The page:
Caffeine consumption during pregnancy is linked to low birth weight babies as well as an overall increase in the length of gestation, reveals new research published in the journal BMC Medicine.

While an embryo/fetus is still developing, maternal nutrition is very important, especially considering that some of the products that adults consume can be very detrimental to their health while in the womb and later on in life.

Caffeine is able to freely pass the placental barrier in the same way that nutrients or oxygen can. However, an embryo is not able to inactivate the drug properly, which can cause health concerns.

The World Health Organization (WHO) currently recommends that pregnant women consume no more than 300mg of caffeine per day - the amount contained in around two cups of medium strength coffee.

A time for a cup of coffee
A regular cup of coffee can contain anywhere between 90-200 mg of caffeine.

The effects of consuming caffeine during pregnancy

A group of researchers from the Norwegian Institute for Public Health carried out a study to try and evaluate the impact that caffeine consumption has during pregnancy.

The study included a total of 60,000 pregnancies, the researchers collected information about the mothers' diets and birth details over a 10-year period.

They also monitored how much caffeine the mothers consumed, considering a variety of different sources, such as:
  • Coffee
  • Tea
  • Soft drinks
  • Chocolate
  • Other foods containing cocoa
They found an association between caffeine consumption and the baby being small for gestational age at birth (SGA). This link was found regardless of whether the mothers smoked, indicating that it was definitely solely due to caffeine consumption.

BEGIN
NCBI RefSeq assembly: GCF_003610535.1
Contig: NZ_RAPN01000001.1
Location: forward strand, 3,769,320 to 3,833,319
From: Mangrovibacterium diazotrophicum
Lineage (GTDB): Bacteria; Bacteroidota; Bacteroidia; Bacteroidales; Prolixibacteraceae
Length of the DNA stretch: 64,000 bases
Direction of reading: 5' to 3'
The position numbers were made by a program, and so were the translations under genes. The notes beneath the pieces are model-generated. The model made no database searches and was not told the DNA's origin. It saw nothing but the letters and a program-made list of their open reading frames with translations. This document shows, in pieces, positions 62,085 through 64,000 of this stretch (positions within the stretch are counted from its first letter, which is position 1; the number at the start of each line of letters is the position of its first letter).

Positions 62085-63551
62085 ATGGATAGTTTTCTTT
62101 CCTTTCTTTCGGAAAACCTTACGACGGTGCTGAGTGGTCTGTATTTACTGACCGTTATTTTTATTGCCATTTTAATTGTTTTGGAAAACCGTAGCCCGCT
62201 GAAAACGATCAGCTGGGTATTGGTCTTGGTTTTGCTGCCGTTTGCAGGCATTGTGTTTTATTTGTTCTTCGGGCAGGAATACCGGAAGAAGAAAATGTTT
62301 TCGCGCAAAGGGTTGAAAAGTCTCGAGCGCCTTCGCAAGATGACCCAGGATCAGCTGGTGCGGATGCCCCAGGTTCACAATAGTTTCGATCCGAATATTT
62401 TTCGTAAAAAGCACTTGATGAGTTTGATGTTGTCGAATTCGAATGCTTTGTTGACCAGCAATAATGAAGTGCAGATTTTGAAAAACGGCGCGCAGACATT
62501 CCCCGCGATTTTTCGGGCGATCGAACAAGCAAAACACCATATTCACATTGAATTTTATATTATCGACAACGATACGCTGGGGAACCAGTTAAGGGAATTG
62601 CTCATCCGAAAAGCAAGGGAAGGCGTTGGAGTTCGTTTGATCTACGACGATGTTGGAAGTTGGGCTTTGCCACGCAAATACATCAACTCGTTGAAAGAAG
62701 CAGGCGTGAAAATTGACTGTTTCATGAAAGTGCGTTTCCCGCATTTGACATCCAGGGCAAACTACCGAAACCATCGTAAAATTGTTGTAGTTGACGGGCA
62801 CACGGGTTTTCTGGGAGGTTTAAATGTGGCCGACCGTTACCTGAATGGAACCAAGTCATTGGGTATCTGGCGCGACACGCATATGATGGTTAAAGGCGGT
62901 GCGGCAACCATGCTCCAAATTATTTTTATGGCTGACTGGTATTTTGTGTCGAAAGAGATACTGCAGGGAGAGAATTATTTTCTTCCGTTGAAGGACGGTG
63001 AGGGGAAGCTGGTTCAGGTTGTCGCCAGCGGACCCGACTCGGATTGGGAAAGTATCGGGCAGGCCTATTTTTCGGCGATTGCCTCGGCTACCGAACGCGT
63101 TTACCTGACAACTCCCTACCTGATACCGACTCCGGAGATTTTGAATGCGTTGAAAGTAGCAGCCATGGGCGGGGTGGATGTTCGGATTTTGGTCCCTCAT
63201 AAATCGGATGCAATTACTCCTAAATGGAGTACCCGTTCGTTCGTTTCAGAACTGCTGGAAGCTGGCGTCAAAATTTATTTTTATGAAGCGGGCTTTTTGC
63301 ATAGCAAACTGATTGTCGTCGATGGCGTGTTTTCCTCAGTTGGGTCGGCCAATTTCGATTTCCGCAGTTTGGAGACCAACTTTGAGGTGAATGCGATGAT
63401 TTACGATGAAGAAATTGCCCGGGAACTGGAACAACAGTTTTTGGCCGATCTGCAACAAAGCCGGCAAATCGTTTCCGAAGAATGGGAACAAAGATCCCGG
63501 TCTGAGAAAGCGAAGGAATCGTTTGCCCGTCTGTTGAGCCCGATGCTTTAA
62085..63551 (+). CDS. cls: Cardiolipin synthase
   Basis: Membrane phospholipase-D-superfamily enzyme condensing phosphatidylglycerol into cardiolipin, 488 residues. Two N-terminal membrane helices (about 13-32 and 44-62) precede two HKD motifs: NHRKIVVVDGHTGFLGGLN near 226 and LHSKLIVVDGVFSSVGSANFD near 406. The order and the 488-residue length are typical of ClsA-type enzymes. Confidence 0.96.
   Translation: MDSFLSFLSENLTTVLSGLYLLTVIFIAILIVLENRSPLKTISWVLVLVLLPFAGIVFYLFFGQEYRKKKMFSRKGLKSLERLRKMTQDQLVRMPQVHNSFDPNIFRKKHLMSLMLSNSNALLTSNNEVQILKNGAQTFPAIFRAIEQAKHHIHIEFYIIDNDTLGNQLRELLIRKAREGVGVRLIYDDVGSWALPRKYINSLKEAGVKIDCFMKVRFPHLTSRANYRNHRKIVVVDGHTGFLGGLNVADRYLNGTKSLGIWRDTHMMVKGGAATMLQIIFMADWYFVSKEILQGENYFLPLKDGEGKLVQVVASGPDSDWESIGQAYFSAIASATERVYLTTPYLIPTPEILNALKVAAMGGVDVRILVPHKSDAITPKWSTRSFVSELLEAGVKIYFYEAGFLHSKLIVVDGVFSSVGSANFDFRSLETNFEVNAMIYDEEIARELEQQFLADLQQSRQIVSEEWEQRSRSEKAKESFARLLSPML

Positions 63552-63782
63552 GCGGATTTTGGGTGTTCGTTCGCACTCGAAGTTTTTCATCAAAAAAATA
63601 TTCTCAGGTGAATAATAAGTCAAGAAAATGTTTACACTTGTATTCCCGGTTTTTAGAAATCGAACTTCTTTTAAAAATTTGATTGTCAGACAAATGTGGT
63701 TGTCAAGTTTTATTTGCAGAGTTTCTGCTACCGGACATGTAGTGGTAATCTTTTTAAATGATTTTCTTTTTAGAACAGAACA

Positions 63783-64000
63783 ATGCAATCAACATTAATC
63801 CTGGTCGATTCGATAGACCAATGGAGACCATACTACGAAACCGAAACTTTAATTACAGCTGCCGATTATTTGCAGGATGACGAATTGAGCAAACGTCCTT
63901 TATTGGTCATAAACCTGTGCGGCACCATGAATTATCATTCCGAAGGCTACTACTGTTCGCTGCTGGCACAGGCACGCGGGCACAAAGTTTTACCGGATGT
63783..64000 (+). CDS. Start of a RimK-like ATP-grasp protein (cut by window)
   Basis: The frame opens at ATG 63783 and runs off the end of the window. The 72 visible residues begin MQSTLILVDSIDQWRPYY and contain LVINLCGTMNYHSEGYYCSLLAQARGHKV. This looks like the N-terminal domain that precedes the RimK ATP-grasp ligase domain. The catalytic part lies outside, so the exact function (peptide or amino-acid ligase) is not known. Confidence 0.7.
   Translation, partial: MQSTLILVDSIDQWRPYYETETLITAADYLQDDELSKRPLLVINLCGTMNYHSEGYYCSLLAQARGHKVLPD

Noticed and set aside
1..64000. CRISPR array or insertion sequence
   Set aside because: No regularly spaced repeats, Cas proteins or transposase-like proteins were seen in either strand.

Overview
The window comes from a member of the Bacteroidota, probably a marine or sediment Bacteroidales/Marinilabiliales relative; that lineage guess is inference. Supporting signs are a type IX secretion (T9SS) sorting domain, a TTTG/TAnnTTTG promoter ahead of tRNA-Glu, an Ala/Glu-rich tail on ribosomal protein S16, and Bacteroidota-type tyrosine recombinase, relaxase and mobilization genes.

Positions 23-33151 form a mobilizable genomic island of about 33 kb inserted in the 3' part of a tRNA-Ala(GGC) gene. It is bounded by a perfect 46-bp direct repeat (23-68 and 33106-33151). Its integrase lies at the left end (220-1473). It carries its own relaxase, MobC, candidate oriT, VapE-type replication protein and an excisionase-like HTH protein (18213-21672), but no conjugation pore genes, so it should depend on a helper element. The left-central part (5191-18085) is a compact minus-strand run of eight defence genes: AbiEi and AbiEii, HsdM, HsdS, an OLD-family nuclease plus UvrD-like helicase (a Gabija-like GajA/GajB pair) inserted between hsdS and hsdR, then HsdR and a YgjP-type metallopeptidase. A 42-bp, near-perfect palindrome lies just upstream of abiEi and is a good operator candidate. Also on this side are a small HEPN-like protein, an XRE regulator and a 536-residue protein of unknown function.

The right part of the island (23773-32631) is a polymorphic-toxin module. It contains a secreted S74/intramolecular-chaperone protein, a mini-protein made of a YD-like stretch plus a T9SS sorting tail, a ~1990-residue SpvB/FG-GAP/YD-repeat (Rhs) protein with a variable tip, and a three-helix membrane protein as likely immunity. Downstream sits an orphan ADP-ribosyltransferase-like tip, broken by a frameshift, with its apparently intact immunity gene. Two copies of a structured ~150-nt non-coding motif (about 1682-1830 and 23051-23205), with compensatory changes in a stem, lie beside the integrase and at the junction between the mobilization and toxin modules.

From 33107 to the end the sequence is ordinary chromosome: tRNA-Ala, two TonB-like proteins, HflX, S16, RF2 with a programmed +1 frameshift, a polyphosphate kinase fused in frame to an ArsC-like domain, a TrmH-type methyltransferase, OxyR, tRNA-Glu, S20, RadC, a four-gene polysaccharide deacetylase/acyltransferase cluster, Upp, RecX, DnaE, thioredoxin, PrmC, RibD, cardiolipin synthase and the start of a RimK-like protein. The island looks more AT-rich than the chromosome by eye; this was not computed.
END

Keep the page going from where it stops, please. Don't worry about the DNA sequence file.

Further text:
Leader of the study, Dr Verena Sengpiel, from Sahlgrenska University Hospital, Sweden, said:

"Although caffeine consumption is strongly correlated with smoking which is known to increase the risk for both preterm delivery and the baby being small for gestational age at birth (SGA). In this study we found no association between either total caffeine or coffee caffeine and preterm delivery but we did find an association between caffeine and SGA.

This association remained even when we looked only at non-smoking mothers which implies that the caffeine itself is also having an effect on birth weight."

Caffeine from all sources reduced birth weight and increased the overall length of pregnancy. For every 100mg of caffeine consumed the birth weight went down by about 21-28 grams and the gestation period lengthened by 5 hours. Interestingly, if the caffeine came from coffee, the gestational period increased by 8 hours for every 100mg consumed - a pronounced difference.

The increased gestational length associated with coffee consumption could either have been due to another substance in coffee, or possibly there was something unique in the behaviors of the coffee drinkers - which caused increased pregnancy length - not found in those who only drank teas, the researchers wrote.

Babies who are born small for their gestational age are more likely to develop serious short- and long-term health problems. Therefore, given the findings of this study, it looks as though the recommended limit of 300mg of caffeine needs to be revised.

A previous study carried out on mice, although plausible in humans, which was published in The FASEB Journal, found that drinking the equivalent of two cups of coffee while pregnant could be enough to affect heart function of offspring throughout their lives.

Written by Joseph Nordqvist